These historic photographs from St Bride Printing Library, taken in 1902 upon the occasion of the opening of the new Caslon factory in Hackney Wick, record both the final decades of the unchanged work of traditional type-founding, as well as the mechanisation of the process that would eventually lead to the industry being swept away by the end of the century.

22/23 Chiswell St with Caslon’s delivery van outside the foundry

The Directors’ Room with portraits of William Caslon and Elizabeth Caslon

Sydney Caslon Smith in his office

Clerks’ office, 15th November 1902. A woman sits at her typewriter in the centre of the office.

Type store with fonts being made up in packets by women and boys working by candlelight

Another view of the type store with women making up packets of fonts

Another view of the type store

Another part of the type store

In the type store

A boy makes up a packet of fonts in the type store

Room of printers’ supplies including type cases, forme trolleys and electro cabinets

Another view of the printers’ supplies store

Printing office on an upper floor with pages of type specimens being set and printed on Albion and Imperial handpresses.

Packing department with crates labelled GER, GWR, LNWR, CALCUTTA, BOMBAY, and SYDNEY

New Caslon Letter Foundry at Rothbury Rd, Hackney Wick, 1902

Harold Arthur Caslon Smith at his rolltop desk in Hackney Wick with type specimens from 1780 on the wall, Friday 7th November, 1902

Machine shop with plane, lathes and overhead belting

Gas engines and man with oil can

Lathes in the Machine Shop

Hand forging in the Machine Shop

Another view of lathes in the Machine Shop

Type store with fonts being made up into packets

Type matrix and mould store

Metal store with boy hauling pigs upon a trolley

Casting Shop, with women breaking off excess metal and rubbing the type at the window

Another view of the Casting Shop.

Another view of the Casting Shop

Founting Shop, with women breaking up the type and a man dressing the type

Casting metal furniture

Boys at work in the Brass Rule Shop

Boys making packets of fonts in the Despatch Shop, with delivery van waiting outside the door

Machine shop on the top floor with a fly-press in the bottom left

Woodwork Shop

Brass Rule Shop, hand-planing the rules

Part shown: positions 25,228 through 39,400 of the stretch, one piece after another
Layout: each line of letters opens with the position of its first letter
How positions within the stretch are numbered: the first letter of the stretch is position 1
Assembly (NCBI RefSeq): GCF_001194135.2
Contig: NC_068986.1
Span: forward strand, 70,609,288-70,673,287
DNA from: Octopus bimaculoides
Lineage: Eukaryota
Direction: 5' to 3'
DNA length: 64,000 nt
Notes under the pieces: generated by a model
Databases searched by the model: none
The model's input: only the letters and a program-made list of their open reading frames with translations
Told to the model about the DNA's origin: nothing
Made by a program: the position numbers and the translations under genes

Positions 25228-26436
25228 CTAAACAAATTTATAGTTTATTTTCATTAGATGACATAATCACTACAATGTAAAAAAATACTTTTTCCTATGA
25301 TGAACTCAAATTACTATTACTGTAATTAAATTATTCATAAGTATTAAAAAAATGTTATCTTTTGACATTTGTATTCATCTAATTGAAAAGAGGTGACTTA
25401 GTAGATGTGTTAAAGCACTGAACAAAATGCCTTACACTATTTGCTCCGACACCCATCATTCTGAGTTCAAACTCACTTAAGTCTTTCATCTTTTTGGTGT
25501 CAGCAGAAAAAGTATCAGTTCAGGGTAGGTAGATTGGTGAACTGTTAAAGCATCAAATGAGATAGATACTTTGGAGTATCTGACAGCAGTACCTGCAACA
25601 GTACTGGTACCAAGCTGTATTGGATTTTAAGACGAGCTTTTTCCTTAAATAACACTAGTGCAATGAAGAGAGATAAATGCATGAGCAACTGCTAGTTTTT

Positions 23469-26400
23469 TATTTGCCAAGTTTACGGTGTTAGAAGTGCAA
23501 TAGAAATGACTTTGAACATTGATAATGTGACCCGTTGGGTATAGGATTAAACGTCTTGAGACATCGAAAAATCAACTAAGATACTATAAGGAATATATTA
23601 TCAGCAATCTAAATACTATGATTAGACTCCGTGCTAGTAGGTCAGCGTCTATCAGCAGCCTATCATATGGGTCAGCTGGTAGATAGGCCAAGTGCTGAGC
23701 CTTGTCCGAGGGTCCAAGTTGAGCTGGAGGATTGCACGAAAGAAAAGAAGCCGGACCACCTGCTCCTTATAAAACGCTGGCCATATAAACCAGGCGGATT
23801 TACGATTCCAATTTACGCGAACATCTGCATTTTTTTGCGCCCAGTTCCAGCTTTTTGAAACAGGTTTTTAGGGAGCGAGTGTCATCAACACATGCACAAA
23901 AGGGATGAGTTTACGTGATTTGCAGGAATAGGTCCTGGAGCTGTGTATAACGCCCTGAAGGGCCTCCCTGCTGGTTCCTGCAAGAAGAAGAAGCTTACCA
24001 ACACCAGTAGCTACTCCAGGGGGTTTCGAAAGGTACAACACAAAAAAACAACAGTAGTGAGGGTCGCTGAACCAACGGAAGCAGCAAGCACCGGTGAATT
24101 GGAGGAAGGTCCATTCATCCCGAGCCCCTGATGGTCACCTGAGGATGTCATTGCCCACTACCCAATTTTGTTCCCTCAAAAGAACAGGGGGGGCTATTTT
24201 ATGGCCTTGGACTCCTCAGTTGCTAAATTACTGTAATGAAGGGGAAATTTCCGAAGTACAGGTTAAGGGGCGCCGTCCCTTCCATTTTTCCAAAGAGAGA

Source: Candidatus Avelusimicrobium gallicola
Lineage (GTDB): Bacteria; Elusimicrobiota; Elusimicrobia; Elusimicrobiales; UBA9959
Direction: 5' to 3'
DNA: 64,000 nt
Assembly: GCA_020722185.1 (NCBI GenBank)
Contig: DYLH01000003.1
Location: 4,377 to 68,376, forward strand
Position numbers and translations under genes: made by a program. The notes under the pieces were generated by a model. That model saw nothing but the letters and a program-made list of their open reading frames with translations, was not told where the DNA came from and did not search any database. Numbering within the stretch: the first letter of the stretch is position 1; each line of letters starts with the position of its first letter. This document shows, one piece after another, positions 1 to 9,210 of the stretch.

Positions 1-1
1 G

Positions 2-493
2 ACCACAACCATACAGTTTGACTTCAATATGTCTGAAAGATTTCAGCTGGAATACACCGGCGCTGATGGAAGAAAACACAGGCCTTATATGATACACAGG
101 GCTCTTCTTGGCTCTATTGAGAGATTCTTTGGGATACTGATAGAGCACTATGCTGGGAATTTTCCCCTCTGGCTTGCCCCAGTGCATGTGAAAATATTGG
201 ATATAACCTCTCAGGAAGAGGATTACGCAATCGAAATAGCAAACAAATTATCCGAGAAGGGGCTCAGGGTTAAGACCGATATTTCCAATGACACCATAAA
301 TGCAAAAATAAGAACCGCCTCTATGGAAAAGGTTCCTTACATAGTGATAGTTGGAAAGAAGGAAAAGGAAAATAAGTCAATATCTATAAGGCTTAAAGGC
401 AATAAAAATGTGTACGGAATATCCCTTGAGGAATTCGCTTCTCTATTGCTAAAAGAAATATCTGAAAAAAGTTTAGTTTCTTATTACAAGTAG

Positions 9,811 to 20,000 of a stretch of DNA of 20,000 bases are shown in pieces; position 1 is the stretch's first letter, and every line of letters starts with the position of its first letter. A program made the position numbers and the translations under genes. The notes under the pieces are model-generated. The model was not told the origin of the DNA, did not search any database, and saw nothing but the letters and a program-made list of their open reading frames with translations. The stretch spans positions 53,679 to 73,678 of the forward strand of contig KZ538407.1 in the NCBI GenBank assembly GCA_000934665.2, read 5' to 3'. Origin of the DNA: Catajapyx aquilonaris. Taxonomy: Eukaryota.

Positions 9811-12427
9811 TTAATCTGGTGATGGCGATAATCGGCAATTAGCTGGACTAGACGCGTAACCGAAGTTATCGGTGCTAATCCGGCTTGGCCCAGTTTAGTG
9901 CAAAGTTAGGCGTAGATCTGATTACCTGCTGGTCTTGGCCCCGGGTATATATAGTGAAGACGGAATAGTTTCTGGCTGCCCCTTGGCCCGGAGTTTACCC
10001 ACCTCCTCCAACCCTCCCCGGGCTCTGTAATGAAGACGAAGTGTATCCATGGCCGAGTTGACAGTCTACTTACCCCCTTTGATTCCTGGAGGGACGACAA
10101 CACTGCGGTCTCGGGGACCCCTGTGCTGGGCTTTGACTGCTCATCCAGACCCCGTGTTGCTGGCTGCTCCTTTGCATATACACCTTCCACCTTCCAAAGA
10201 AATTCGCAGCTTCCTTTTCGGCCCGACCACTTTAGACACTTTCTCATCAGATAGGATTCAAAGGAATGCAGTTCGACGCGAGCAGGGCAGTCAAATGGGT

Caretaker’s cottage with caretaker’s wife and the factory cat

Photographs courtesy St Bride Printing Library

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A Chance To Visit The Old London Hospital

April 17, 2018
by the gentle author

Inhabited only by the lonely ghost of Joseph Merrick, the former Royal London Hospital building in Whitechapel sits in limbo awaiting its new purpose as Town Hall for the Borough of Tower Hamlets.

Yet before the redevelopment begins there is a chance to take a guided tour of the hospital estate on Saturday 28th April, courtesy of the Survey of London whose volume on the buildings of Whitechapel will be published next year. Click here to book.

Contributing Photographer Phil Maxwell was granted privileged access to record the empty hospital. His new film Pensioners United, created in collaboration with Hazuan Hashim, has its premiere at the East End Film Festival on Friday 27th April. Click here to book.


Photographs copyright © Phil Maxwell

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At The House Mill

April 16, 2018
by the gentle author

The House Mill of 1776 at Bromley by Bow is the largest tidal mill in the world and the only remaining mill at Three Mill Island on the River Lea, an artificial island created in ancient times – like Venice – by driving thousands of wooden stakes into the mud, for the purpose of harnessing the powerful tidal surge of the Thames. Daniel Bisson, a Huguenot, built the House Mill for grinding grain to bake bread and the manufacture of gin to supply London, and it functioned here until the end of World War II, before falling into disrepair.

Twenty-five years ago, William Hill saw the derelict mill from the train and came to explore. He became one of a group of committed volunteers who have been responsible for overseeing the magnificent restoration programme of recent years, and it was he who showed me round. We spent a couple of hours, climbing up and down ladders, and exploring every corner of the huge old mill, including those parts not open to visitors – enabling me to create this photographic record.

Initials of Daniel Bisson, builder of the mill, and his wife Sarah

View down the River Lea

Some of the beams at House Mill are one hundred foot long and may be recycled ships’ timbers

Nineteenth century wooden patterns for casting the machinery of the mill

Stretcher frames from World War I

Hopper where the grain was channelled down to the mill stones

The oasthouses and the clock mill

The Miller’s staircase

Millstones

Pegs where the millers hung their coats

Mill worker in the nineteen thirties

The same spot today

Iron frames for the nineteenth century mill wheels

The Clockmill

Visit The House Mill, Three Mill Lane, Bromley by Bow, London E3 3DU

Volunteers are always required to act as stewards, guides and to run the cafe at the House Mill. If you would like to help, please contact info@housemill.org.uk